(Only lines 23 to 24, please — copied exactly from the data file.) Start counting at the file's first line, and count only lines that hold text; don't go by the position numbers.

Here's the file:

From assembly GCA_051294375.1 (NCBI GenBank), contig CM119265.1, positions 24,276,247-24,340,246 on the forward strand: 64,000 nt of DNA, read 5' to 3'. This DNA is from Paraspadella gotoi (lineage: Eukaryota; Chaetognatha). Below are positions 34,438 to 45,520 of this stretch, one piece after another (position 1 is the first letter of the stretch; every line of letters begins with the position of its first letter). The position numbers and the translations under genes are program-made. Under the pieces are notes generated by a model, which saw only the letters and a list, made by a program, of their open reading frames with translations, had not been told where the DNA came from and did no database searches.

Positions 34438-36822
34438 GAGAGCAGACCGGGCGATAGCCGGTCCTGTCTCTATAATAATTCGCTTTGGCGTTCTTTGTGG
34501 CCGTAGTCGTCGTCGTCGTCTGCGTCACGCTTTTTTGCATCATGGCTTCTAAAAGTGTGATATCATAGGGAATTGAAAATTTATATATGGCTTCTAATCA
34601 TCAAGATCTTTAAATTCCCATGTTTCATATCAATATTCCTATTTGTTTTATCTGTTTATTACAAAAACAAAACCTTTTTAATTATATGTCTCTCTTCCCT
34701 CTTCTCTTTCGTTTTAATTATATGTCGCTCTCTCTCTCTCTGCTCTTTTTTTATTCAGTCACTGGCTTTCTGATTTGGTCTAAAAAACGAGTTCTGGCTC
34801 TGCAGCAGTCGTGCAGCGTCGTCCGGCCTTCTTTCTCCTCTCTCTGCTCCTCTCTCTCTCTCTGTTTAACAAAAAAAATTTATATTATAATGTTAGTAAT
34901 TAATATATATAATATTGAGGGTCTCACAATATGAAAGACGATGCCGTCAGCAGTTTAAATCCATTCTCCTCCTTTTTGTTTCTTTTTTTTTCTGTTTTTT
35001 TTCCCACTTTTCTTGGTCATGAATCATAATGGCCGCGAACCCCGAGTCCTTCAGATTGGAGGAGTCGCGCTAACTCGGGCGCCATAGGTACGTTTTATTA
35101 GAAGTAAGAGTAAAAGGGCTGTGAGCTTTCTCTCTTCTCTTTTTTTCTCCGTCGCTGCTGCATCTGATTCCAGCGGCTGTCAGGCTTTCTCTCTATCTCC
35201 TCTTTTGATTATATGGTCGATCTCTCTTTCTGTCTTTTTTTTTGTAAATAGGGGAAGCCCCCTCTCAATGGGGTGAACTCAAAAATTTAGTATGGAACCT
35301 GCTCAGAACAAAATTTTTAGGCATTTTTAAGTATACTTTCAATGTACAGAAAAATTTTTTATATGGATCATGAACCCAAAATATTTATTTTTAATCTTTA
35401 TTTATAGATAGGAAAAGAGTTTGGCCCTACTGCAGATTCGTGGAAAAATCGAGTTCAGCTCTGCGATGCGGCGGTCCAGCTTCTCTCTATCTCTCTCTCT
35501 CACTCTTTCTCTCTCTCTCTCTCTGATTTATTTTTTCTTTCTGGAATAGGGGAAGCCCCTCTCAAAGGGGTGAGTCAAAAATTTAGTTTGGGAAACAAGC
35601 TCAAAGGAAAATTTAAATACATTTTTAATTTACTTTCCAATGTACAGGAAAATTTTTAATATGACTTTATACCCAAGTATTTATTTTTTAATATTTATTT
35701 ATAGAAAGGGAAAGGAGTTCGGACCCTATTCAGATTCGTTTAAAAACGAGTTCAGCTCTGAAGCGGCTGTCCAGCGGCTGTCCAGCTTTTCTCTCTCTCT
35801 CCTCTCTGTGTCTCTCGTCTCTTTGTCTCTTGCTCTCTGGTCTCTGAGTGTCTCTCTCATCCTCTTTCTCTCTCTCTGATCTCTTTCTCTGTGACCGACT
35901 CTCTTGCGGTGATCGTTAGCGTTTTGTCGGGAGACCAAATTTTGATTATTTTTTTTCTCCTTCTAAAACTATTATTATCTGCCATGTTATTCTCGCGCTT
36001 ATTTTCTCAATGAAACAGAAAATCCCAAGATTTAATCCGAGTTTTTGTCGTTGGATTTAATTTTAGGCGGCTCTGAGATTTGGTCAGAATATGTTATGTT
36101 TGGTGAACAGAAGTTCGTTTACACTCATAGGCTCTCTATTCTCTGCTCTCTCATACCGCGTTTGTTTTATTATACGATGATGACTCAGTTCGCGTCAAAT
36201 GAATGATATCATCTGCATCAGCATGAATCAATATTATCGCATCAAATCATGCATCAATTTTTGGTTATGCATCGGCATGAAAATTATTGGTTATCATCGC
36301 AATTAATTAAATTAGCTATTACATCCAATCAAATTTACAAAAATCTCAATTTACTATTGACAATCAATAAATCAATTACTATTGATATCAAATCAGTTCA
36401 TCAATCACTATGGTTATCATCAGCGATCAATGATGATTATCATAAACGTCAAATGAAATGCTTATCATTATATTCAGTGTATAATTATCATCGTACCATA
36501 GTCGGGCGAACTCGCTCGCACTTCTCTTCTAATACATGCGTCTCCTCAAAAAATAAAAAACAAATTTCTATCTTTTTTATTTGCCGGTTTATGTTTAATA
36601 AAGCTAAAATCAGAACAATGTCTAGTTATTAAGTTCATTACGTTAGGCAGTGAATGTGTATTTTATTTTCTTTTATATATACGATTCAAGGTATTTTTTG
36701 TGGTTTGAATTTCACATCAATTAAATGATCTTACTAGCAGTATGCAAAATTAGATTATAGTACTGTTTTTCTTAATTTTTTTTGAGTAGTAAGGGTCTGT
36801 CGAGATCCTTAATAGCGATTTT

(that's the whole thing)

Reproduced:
36401 TCAATCACTATGGTTATCATCAGCGATCAATGATGATTATCATAAACGTCAAATGAAATGCTTATCATTATATTCAGTGTATAATTATCATCGTACCATA
36501 GTCGGGCGAACTCGCTCGCACTTCTCTTCTAATACATGCGTCTCCTCAAAAAATAAAAAACAAATTTCTATCTTTTTTATTTGCCGGTTTATGTTTAATA